The garment technique of Chinese traditional underwear is in line with the concept of “harmony between man and nature” and, in particular, the “round sky and square earth” theory. The lower part of the garment is “the circle shape in the front and the square shape in the back”. Putting the pattern of the Ruyi and butterfly in front of the chest is a metaphor of “lucky arrival ”.

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Part Nashao: Period – The Late Qing Dynasty

 

The ancient Chinese people also use batik, hand-painting and other techniques to enrich the style and effect of women lingerie.

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Underwear Cloth: Period – The Republic of China era

 

They not only use silk, brocade and other premium quality fabric, they also use homespun cotton, cambric and fine bamboo to create lingerie.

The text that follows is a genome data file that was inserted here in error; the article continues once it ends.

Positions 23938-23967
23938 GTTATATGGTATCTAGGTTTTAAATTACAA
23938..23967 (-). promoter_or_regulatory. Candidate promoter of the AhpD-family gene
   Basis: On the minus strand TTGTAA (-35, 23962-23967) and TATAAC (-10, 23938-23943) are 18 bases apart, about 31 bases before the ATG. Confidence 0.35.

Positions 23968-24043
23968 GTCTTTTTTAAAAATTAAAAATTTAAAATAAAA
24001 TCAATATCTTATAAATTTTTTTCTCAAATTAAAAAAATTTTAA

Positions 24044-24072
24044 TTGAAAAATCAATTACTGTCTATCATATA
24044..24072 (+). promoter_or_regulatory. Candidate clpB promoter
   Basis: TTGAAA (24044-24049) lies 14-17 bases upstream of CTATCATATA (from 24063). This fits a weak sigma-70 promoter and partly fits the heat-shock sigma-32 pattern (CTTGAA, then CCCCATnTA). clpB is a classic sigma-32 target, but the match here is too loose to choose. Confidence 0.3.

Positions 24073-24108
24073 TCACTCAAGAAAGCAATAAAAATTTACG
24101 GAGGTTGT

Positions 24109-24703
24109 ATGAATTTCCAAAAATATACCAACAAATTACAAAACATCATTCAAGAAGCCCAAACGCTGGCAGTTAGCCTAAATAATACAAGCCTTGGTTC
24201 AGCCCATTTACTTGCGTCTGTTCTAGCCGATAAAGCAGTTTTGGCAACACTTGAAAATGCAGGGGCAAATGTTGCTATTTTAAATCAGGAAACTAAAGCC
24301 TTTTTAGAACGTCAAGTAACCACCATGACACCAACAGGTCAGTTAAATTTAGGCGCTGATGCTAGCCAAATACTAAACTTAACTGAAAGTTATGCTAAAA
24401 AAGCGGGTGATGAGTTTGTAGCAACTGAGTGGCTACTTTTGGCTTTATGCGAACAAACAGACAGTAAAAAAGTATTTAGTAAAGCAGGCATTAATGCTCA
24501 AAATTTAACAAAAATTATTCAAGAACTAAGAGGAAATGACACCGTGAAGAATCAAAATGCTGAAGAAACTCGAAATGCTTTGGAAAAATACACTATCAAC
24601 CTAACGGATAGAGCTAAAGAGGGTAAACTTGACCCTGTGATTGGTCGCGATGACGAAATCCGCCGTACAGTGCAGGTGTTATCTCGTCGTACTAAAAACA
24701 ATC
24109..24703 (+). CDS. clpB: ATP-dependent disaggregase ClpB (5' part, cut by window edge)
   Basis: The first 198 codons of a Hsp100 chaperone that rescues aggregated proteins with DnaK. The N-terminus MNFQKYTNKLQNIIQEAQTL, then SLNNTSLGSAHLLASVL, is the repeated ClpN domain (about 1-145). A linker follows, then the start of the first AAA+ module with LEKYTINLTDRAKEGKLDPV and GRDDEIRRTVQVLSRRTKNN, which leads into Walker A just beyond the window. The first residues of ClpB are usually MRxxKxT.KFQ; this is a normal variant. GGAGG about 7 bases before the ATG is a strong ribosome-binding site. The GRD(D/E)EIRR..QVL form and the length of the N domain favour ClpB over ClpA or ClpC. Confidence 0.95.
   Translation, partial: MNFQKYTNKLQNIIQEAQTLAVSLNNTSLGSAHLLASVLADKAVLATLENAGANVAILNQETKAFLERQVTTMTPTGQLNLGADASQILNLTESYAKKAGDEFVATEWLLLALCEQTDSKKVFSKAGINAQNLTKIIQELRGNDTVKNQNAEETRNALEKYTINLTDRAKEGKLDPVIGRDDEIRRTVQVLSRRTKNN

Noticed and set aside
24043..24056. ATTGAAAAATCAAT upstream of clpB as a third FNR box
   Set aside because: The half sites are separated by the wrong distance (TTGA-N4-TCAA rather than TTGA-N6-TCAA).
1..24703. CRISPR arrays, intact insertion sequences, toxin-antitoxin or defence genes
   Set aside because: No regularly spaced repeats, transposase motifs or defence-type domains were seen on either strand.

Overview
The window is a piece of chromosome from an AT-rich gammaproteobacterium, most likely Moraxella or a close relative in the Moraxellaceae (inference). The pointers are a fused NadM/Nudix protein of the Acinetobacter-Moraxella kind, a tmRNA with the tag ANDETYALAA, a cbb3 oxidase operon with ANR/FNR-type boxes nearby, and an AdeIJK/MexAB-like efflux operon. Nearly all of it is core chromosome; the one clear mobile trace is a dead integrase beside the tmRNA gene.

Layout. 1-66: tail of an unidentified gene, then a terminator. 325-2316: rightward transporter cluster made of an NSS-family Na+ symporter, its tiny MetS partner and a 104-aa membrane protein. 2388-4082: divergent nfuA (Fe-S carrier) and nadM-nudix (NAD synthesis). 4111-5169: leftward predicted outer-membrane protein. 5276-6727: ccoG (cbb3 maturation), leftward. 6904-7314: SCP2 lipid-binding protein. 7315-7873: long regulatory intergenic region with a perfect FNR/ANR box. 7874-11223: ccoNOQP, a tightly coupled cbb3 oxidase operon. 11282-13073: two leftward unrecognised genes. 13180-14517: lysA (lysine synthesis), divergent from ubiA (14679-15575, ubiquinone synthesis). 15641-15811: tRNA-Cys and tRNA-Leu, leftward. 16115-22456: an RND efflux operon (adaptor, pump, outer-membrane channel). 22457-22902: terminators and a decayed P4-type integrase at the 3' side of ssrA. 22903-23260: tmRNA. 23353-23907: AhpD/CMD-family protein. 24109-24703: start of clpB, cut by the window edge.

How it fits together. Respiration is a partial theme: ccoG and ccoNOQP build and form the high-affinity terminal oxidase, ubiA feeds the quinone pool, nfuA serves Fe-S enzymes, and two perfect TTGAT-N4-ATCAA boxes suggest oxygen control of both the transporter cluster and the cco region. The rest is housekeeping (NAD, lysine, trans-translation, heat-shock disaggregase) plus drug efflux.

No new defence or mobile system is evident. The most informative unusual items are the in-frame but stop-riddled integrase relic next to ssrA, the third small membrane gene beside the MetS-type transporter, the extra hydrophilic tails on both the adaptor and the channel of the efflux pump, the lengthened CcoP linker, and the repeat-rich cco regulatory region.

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Hollowed Out Clothes: Period – The Late Qing Dynasty

 

To connect each part with bead is also one of the most ingenious techniques.

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Dudou: Period – Late Qing Dynasty

 

The spinning technique weaves and wraps fabric into different kinds of tassels. This is very imaginative.

 

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Part Dudou: Period – The Late Qing Dynasty

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Dudou: Period – The Late Qing Dynasty

 

The beautiful lingerie was made simply by a small piece of cloth and with different stitching methods. The lingerie had infinite possibilities of design, full of imagination and creativity. The wisdom of ancient people in China has amazed the world!

 

This article refers to 《Fantasy Beyond Body: The Civilization of Chinese Underwear in Ancient Times》

 

About Interact China


“A Social Enterprise in E-commerce Promoting Oriental Aesthetic Worldwide”